LAHORE: As the Pakistan Tehreek-e-Insaf government gears up to showcase its 100-day performance before the nation, the Pakistan Peoples Party (PPP) has decided to protest against the government, for adopting anti-farmer policies.
The decision to launch a movement against the PTI government was taken by PPP Punjab on Tuesday in view of the existing sugar industry crisis and impending wheat crisis.
The movement is said to start from central Punjab and later spread out to other sugar cane growing areas of Punjab. The first protest rally would be held in Chiniot, which would be led by senior leader Qamar Zaman Qaira.
According to party leaders, since the Pakistan Muslim League-Nawaz (PML-N) “has always been pro- industrialist and anti-farmer”, so they would not ask or request it to join them.
PPP Punjab parliamentary leader Hasan Murtaza said the decision has been accorded approval from the central leadership. “PPP has always been a party of labourers, farmers and underprivileged so it is our responsibility to raise voice for them,” he said adding the government has failed to assess the gravity of the situation.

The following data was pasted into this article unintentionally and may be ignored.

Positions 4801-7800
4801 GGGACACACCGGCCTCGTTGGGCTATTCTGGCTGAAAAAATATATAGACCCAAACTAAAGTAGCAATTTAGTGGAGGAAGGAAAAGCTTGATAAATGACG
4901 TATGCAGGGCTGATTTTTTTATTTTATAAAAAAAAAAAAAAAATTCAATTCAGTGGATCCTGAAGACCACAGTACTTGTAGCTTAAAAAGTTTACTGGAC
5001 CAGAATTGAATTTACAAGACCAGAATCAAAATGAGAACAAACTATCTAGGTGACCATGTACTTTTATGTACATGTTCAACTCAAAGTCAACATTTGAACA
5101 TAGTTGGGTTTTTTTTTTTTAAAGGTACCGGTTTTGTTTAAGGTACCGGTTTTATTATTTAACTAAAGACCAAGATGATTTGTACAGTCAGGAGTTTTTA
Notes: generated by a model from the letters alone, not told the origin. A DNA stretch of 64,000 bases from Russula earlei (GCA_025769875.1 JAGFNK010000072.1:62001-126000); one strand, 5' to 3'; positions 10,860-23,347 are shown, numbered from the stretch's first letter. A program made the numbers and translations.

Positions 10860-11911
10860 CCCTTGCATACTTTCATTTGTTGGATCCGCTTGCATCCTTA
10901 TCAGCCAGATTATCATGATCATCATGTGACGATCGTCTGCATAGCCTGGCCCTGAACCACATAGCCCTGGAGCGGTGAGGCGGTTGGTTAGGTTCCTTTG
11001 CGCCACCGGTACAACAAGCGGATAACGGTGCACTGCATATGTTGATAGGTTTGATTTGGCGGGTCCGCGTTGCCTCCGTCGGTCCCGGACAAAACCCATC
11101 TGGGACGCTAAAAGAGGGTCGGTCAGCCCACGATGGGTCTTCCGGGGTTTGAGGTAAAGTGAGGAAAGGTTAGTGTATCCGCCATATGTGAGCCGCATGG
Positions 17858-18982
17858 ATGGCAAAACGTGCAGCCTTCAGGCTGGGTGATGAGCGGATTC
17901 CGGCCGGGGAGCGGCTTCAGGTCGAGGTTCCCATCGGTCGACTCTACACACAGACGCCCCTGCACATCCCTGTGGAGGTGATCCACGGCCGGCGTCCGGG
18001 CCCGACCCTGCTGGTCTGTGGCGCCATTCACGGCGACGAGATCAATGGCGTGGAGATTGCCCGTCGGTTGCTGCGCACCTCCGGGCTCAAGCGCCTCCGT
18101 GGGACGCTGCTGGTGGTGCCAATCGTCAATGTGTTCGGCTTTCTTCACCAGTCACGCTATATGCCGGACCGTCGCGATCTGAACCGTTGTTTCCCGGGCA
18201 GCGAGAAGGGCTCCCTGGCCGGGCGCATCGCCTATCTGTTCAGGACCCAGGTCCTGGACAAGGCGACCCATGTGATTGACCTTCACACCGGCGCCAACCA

Murtaza further said the sugar cane harvest season has already been delayed by almost a month and the longer sugar cane remains in the field, the higher the cost gets for farmers which they would not be able to reimburse given the fixed price. He said bad policies have put millions of livelihood at stake.
“Soon there would be more issues if this crisis is not addressed,” said the PPP leader adding farmers cannot harvest sugar cane till the crushing season starts, so the time to harvest wheat was running out. “Wheat at max can be sowed by the last week of December, after which it would not possible,” he said, warning if that happens, we would be heading towards a wheat crisis as well.
Murtaza assured the Chiniot rally would not be a one-off thing and the protests will expand to other parts of Punjab. “We will announce the next venue during the Chiniot rally,” he said, lamenting the current agriculture issue is not limited to the sugar industry as prices of urea, fertiliser and diesel have also increased, putting more burden on farmers.